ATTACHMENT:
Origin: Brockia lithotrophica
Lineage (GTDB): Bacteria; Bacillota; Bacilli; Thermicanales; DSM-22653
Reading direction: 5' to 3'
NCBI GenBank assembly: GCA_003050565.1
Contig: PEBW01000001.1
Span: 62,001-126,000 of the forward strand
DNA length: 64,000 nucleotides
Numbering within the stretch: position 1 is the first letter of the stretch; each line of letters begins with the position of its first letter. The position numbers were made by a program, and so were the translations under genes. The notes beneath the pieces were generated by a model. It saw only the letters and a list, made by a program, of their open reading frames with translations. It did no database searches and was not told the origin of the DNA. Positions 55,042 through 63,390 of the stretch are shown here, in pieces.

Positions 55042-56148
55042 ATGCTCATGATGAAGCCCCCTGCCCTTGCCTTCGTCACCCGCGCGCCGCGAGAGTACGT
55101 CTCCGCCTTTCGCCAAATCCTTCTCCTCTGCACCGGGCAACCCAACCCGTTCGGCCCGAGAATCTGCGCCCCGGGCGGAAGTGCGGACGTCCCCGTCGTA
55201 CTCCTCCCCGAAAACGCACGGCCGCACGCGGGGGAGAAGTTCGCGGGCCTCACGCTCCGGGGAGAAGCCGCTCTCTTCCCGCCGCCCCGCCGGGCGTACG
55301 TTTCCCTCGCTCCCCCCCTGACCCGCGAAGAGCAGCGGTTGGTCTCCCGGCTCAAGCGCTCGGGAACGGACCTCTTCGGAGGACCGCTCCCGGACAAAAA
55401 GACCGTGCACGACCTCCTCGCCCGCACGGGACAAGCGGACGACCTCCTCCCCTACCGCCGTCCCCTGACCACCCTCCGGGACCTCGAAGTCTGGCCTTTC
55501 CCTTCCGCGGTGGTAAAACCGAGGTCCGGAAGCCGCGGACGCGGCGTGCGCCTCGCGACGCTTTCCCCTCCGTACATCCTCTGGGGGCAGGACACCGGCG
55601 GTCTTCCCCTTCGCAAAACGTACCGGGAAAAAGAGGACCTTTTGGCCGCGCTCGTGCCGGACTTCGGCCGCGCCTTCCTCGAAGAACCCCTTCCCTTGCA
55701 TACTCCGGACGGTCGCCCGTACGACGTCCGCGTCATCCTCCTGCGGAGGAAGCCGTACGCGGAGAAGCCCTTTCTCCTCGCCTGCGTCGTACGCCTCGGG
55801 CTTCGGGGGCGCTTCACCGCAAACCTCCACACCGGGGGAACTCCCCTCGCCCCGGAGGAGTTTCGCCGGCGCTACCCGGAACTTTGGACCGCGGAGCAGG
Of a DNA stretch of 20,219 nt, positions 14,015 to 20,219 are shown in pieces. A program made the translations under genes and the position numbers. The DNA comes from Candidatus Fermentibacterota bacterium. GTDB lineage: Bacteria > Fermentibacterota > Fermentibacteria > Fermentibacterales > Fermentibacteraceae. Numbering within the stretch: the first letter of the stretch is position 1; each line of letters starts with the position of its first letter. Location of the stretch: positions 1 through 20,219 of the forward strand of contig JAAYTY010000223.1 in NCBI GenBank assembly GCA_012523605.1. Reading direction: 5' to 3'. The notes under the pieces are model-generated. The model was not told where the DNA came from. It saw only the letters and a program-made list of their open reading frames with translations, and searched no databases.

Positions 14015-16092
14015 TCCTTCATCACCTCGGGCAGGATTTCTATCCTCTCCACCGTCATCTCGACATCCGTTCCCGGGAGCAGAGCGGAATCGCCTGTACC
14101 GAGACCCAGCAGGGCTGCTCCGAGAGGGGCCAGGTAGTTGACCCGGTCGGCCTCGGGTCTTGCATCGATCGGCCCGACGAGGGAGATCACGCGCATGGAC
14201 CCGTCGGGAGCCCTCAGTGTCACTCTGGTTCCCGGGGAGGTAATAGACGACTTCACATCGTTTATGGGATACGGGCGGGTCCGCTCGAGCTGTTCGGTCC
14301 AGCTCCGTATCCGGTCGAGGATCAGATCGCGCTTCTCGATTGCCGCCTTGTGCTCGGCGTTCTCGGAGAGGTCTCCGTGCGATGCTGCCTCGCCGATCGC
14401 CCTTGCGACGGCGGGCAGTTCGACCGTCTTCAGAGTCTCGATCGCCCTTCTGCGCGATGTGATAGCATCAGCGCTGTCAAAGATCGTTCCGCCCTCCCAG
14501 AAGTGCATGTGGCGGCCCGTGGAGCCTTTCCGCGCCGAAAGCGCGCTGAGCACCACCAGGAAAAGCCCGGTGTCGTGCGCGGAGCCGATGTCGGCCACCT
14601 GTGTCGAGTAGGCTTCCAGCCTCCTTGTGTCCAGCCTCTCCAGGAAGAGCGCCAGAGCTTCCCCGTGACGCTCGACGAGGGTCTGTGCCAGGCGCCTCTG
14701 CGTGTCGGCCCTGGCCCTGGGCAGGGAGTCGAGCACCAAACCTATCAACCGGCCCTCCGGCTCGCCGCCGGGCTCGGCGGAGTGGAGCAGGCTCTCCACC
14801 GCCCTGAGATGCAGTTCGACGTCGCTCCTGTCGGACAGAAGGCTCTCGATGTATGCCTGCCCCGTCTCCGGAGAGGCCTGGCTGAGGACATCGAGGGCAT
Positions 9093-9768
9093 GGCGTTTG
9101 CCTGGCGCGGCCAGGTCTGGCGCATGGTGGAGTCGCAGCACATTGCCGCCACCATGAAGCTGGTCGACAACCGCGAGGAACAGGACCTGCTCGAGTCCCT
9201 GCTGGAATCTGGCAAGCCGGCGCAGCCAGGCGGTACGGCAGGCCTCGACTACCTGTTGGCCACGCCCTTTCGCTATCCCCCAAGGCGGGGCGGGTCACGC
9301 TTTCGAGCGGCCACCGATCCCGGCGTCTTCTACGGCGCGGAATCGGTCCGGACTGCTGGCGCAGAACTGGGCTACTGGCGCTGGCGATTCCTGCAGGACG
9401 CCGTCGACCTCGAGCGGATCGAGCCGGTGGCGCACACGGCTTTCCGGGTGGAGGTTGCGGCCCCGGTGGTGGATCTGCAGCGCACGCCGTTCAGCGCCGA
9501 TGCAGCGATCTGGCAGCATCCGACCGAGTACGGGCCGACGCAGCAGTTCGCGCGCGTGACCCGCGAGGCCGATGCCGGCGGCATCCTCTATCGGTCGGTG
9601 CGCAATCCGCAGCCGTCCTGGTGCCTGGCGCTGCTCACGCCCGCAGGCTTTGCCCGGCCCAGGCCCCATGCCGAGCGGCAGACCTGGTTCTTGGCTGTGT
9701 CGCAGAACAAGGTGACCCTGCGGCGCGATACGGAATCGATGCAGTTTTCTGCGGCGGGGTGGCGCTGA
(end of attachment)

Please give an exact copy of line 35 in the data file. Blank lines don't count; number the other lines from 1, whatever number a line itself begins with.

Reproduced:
9401 CCGTCGACCTCGAGCGGATCGAGCCGGTGGCGCACACGGCTTTCCGGGTGGAGGTTGCGGCCCCGGTGGTGGATCTGCAGCGCACGCCGTTCAGCGCCGA